As currently planned, the Russia World Cup will stretch 1,200 miles east to west and 1,500 miles north to south.
Russia is a big country, a really, really big country. Even only including the part of it that is technically in Europe, it is still one of the largest areas to ever host a World Cup. And FIFA is worried that it's an area that is simply too big to be practical.
FIFA President Sepp Blatter recently returned from Russia on a trip in which he met with President Vladimir and World Cup organizers and expressed some of these concerns. While Blatter has not suggested that FIFA would attempt to force Russia to make any changes to their plans of hosting a 12-stadiums-in-11-cities tournament, there is a growing sense that there is growing pressure to reduce the scope.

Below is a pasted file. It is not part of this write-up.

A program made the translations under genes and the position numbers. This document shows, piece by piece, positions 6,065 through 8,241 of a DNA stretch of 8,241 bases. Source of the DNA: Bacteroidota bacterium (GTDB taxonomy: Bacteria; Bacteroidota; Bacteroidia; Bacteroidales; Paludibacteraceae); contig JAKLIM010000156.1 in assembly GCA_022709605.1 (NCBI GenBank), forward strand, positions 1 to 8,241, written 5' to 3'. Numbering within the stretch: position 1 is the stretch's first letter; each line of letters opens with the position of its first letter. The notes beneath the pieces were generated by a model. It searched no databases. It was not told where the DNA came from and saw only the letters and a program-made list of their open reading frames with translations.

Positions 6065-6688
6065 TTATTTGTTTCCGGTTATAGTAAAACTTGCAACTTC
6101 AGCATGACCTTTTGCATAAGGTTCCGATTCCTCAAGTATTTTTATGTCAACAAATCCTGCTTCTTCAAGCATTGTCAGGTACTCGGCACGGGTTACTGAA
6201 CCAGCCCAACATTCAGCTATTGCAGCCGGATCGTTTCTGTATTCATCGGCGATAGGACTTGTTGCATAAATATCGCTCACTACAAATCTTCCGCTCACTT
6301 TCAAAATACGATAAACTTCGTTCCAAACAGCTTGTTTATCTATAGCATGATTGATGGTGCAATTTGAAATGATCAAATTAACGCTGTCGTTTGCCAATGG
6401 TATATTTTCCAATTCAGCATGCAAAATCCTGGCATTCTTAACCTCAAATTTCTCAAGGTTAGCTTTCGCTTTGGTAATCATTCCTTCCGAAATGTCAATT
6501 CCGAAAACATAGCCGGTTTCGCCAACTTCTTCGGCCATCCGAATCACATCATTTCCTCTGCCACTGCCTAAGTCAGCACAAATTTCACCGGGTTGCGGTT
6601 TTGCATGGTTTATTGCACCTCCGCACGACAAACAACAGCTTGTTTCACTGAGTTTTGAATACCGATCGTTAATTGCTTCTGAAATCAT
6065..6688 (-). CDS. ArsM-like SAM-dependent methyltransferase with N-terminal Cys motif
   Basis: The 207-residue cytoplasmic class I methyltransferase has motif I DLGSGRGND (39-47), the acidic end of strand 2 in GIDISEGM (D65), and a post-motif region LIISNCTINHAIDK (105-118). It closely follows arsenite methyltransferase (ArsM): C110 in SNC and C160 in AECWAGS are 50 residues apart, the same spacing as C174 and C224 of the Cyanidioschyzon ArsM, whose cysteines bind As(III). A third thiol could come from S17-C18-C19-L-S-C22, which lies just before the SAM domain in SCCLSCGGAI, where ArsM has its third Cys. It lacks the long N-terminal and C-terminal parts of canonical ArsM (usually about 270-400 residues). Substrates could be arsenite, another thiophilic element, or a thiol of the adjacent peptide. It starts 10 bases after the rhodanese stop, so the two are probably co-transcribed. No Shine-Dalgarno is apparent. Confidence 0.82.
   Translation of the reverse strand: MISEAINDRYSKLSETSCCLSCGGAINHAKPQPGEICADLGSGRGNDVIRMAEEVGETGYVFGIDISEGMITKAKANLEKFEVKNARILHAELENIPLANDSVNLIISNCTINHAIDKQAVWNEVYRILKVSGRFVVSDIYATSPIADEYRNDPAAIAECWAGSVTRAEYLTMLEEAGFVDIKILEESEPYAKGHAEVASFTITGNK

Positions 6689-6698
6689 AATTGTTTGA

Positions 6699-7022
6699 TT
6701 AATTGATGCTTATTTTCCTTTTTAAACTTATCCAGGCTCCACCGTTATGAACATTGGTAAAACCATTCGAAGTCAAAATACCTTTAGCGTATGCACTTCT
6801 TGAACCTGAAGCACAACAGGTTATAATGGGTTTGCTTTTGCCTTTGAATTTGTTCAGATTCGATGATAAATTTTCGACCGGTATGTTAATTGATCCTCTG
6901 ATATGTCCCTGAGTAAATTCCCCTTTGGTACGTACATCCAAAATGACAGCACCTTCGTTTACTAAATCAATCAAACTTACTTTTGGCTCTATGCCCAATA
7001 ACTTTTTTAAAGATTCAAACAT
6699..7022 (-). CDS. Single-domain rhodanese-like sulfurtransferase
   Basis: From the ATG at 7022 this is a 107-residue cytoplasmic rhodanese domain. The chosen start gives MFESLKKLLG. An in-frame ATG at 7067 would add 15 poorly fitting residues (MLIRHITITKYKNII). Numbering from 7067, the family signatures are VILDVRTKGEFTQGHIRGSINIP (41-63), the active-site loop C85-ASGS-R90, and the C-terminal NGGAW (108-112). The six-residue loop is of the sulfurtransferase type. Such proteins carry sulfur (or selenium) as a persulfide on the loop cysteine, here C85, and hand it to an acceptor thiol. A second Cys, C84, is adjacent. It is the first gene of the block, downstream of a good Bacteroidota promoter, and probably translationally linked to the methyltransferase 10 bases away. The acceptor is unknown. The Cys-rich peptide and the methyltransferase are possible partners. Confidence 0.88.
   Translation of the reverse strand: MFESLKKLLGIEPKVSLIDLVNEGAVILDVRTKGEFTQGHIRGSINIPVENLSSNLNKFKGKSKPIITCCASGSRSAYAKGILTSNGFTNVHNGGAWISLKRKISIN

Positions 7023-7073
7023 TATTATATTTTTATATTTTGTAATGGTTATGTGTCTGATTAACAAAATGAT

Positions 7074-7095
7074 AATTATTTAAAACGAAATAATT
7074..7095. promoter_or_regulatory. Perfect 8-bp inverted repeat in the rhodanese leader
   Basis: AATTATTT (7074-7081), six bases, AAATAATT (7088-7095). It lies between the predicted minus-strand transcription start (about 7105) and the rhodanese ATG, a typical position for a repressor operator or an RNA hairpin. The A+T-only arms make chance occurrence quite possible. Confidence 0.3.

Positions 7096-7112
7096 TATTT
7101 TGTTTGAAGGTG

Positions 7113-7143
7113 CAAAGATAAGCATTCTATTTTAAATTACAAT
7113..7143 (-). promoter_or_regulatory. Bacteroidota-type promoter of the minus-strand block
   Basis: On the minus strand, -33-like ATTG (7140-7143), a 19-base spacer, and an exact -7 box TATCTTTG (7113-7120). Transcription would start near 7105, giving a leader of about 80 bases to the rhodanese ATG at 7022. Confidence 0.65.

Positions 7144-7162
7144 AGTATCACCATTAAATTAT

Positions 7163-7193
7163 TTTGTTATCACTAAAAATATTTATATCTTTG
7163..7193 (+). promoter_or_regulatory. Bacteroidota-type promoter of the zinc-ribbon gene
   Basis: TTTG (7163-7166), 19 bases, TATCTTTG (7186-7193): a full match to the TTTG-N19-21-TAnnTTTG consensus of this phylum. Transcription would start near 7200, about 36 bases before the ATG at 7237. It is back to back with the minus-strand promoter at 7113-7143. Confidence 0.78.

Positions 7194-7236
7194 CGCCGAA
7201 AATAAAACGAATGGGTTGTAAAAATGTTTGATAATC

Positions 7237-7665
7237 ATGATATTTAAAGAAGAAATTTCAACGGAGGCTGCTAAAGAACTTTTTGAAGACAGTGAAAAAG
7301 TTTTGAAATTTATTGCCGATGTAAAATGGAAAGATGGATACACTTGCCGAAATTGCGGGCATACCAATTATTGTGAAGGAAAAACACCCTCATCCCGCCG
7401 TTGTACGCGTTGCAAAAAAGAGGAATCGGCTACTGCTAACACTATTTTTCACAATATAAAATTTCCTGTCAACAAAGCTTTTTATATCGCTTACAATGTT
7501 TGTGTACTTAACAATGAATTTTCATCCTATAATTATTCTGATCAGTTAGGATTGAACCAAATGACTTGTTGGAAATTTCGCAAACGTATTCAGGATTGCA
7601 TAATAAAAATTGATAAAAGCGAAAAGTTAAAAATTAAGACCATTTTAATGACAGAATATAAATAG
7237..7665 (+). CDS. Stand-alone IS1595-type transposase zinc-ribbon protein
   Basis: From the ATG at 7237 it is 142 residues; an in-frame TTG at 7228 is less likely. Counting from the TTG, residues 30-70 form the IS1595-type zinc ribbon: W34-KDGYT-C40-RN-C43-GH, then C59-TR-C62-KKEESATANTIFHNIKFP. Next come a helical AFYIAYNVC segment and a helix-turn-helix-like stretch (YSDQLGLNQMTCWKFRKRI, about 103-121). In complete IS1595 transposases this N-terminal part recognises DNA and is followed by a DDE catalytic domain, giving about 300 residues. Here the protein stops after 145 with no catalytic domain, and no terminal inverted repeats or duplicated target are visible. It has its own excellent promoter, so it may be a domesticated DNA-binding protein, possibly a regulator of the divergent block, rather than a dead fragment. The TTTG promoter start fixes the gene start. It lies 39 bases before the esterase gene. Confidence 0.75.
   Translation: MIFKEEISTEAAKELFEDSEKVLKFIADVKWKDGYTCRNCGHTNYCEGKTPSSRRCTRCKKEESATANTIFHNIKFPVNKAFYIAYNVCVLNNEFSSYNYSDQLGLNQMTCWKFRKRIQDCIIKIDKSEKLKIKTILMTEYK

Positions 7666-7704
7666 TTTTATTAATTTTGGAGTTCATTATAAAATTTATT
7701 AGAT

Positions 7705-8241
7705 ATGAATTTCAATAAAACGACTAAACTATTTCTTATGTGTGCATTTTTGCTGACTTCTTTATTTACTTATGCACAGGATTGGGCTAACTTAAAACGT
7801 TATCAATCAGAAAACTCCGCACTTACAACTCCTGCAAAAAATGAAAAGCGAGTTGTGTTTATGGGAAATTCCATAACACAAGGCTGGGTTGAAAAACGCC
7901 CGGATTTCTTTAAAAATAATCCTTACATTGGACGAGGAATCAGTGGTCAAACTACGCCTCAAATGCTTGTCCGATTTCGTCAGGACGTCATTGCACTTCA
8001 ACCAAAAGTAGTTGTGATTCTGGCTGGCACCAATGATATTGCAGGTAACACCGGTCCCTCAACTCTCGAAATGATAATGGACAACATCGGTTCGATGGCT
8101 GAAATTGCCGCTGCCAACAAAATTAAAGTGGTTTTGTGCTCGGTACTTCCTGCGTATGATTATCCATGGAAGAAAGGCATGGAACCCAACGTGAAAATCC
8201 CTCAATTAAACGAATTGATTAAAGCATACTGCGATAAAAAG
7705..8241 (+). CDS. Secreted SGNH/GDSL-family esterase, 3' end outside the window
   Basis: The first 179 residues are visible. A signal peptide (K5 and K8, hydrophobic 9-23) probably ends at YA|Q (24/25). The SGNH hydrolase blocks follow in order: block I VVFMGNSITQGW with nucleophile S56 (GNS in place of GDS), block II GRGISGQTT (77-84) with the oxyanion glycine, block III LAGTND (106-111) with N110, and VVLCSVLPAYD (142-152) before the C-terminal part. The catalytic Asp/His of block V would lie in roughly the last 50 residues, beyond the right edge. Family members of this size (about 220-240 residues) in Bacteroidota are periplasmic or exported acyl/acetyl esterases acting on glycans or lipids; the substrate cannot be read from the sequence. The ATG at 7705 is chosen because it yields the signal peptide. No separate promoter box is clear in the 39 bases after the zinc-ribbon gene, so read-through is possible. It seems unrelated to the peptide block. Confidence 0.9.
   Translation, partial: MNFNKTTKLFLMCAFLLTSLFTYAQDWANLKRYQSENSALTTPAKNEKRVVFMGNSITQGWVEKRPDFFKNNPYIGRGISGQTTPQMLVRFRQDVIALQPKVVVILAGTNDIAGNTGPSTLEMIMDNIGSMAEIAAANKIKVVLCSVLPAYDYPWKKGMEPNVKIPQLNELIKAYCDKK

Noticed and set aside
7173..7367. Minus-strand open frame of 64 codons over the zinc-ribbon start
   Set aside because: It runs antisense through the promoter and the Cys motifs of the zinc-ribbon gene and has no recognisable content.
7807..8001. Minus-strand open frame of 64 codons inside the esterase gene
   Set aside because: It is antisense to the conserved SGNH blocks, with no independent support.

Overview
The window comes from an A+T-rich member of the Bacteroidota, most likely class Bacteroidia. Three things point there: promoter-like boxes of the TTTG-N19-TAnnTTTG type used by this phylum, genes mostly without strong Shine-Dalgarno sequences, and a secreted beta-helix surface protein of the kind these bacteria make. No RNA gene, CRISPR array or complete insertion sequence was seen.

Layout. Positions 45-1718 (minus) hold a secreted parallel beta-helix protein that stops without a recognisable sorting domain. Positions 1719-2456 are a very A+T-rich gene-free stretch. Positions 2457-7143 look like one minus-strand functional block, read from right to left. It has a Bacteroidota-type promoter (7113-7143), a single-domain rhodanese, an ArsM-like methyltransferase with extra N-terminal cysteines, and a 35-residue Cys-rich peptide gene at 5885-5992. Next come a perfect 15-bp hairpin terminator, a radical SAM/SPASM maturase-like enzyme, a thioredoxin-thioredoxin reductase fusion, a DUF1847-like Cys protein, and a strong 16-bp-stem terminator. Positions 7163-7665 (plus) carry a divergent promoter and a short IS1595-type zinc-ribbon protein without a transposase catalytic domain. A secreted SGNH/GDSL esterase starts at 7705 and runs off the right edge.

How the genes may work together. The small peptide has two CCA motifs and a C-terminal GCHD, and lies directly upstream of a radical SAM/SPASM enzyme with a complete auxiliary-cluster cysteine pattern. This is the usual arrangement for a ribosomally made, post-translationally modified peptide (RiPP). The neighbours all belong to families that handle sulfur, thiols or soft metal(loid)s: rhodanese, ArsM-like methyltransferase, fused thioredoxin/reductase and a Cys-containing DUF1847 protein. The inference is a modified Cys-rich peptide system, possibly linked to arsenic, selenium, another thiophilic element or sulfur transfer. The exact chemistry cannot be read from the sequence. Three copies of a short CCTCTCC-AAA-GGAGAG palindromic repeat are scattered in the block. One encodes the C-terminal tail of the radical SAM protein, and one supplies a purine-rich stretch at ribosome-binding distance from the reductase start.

If the tournament goes off as planned, teams would be grouped into four regional clusters. While that seems to make some sense, the problem is that the area covers 1,200 miles from north to south and 1,500 miles from east to west. While that's not quite as bad as the travel concerns that faced teams during the 1994 World Cup in the United States -- that one stretched almost 3,000 miles from coast-to-coast -- it is a far greater distance than FIFA is used to. That greater distance comes with increased costs.
Russia is already planning to spend $51 billion, making this the most expensive World Cup to date.
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